TIGERS, LIONS and BEARS revealed to be kept as 'pets' by Britons

tigers, lions and bears
Rens Hageman
Rens Hageman

TIGERS, lions and bears are just some of the deadly predators lurking in our humble streets according to a shocking new study that revealed the true extent of Britons keeping beasts under the Dangerous Wild Animals Act.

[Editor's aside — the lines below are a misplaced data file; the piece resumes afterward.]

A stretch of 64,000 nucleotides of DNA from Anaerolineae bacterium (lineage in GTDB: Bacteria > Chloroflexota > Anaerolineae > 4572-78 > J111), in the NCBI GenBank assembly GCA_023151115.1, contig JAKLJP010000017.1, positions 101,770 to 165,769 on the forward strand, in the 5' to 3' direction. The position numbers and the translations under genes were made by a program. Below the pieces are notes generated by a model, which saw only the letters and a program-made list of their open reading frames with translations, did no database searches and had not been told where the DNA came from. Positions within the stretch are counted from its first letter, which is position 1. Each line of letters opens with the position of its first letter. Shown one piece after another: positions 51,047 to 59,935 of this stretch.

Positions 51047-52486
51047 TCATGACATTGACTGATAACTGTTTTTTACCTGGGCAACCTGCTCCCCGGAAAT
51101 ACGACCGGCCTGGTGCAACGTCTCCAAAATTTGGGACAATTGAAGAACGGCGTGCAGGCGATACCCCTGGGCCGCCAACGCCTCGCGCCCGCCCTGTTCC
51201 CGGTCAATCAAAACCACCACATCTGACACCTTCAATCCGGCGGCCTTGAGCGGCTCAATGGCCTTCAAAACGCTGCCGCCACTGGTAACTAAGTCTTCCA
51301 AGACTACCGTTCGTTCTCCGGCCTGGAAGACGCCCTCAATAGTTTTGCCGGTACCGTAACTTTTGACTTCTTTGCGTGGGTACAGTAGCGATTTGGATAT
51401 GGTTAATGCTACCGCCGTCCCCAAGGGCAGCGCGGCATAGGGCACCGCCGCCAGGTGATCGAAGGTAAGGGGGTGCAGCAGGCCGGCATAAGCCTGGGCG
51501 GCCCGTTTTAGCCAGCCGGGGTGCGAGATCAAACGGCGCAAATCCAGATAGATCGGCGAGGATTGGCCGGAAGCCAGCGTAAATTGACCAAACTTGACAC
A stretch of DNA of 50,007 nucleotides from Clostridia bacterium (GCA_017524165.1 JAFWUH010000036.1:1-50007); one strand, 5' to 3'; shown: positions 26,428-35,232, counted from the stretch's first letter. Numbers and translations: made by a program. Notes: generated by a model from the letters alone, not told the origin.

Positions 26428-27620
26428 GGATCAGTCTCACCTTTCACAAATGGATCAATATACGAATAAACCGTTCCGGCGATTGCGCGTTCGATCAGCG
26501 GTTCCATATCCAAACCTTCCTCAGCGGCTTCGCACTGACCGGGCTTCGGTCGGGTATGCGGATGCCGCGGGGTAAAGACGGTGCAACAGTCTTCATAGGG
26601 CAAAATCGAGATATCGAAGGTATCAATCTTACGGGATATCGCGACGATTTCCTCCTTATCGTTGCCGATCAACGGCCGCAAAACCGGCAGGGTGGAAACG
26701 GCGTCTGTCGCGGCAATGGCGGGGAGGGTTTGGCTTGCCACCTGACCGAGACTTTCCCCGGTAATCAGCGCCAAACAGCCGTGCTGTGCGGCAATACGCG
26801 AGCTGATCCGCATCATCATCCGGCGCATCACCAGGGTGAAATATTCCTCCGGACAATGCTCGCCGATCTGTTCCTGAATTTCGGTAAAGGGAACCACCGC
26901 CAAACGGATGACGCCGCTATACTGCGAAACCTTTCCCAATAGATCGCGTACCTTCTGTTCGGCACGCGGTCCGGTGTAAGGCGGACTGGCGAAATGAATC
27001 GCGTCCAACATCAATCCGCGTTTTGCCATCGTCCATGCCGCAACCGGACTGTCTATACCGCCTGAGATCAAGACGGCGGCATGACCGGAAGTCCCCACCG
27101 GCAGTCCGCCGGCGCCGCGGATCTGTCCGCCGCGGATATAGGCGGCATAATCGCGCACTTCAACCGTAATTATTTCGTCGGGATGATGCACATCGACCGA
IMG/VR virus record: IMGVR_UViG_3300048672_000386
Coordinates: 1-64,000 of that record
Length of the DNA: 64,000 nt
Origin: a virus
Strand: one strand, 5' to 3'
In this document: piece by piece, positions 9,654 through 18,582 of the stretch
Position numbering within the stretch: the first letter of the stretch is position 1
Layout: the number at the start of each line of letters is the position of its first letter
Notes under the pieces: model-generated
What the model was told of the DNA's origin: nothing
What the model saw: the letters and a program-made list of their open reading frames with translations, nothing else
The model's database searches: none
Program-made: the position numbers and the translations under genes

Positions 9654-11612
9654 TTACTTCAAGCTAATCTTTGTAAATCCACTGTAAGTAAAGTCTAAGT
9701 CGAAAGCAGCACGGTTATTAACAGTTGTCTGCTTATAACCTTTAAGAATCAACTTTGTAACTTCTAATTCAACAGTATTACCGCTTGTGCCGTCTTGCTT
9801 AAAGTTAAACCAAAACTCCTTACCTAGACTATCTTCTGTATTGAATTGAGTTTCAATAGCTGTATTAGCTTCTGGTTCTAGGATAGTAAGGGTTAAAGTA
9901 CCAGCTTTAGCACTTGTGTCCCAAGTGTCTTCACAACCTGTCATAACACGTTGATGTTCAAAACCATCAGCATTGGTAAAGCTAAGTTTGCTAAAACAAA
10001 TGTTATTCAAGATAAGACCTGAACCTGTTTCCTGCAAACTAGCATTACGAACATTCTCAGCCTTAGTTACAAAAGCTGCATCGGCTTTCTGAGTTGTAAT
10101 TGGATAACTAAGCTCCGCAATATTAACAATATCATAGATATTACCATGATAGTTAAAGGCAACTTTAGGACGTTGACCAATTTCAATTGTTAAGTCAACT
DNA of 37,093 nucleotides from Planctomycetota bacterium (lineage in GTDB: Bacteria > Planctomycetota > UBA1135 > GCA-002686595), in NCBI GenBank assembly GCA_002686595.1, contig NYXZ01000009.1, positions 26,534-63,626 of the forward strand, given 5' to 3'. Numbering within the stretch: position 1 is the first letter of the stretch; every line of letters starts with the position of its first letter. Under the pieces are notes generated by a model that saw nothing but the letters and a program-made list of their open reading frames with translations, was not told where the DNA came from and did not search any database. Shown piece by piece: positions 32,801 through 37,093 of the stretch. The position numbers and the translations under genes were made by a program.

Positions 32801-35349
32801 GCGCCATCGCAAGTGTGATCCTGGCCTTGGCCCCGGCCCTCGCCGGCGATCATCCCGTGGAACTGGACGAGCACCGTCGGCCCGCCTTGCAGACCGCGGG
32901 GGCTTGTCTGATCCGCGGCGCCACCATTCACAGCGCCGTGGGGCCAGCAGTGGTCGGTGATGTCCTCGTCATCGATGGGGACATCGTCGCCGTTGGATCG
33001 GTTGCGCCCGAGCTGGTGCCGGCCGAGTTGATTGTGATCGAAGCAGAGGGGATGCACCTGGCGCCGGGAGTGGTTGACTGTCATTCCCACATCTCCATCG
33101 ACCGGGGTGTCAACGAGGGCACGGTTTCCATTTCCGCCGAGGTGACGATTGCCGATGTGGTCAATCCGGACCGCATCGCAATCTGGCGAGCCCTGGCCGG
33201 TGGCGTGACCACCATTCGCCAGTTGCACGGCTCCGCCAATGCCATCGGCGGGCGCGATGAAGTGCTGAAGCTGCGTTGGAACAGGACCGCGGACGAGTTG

The Express reports that postal workers who fear the odd ‘beware of the dog’ warning will be astounded by research that shows a whopping 4,755 dangerous animals have been declared as living on private land up and down the country under the 1976 act. The research, by animal welfare and conservation charity Born Free discovered that as well as big cats having been reported living in the UK’s back gardens, 700 venomous snakes and even an elephant were also declared under the law that allows ownership of exotic pets under a local authority licence. The charity believes the surge in exotic ‘pet’ ownership is down to the internet, which now makes it easier than ever to buy wild animals online without explanation of where they have come from or how to look after them. Other animals reported in the study is a giraffe, nine leopards, three cheetahs, zebras, antelope and camels as well as more than 100 monkeys, 130 lemurs, 75 crocodiles and 80 venomous lizards. The findings have prompted the charity to demand a review of current legislation surrounding the law as well as more restrictions on the ownership of dangerous and wild animals. In particular, the organisation wants a crackdown on the ownership of large boa constrictor snakes after a man was strangled to death by his pet African rock python at his home. While the licensing figures include establishments that have rescued wild boars and ostriches as well as animals used for television programmes and films, Born Free understands a large proportion of such animals are being kept on as pets instead of being handed back. Dr Chris Draper, Head of Animal Welfare and Captivity for Born Free, said: “The keeping of wild animals as pets is a growing concern. The widespread use of the internet has made it easier than ever to order or purchase a wild animal without clarification as to where it has come from or how it should be cared for. “Wild animals are particularly vulnerable to welfare problems because of their complex social, physical and behavioural needs.” He added: “They require specific housing conditions, dietary requirements, and furthermore, the safety risk these animals pose to their owners and the wider public should not be ignored.” (Story source: The Express)

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